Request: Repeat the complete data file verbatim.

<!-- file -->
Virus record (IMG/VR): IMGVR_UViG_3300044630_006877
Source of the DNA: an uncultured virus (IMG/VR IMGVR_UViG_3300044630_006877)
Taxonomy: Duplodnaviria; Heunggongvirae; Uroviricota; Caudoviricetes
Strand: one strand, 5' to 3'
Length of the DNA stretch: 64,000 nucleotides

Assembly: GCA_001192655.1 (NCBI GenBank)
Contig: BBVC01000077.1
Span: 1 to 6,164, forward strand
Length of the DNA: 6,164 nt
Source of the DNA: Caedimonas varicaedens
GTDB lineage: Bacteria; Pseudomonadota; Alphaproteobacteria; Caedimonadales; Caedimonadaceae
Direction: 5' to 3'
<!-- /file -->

Virus record (IMG/VR): IMGVR_UViG_3300044630_006877
Source of the DNA: an uncultured virus (IMG/VR IMGVR_UViG_3300044630_006877)
Taxonomy: Duplodnaviria; Heunggongvirae; Uroviricota; Caudoviricetes
Strand: one strand, 5' to 3'
Length of the DNA stretch: 64,000 nucleotides

Assembly: GCA_001192655.1 (NCBI GenBank)
Contig: BBVC01000077.1
Span: 1 to 6,164, forward strand
Length of the DNA: 6,164 nt
Source of the DNA: Caedimonas varicaedens
GTDB lineage: Bacteria; Pseudomonadota; Alphaproteobacteria; Caedimonadales; Caedimonadaceae
Direction: 5' to 3'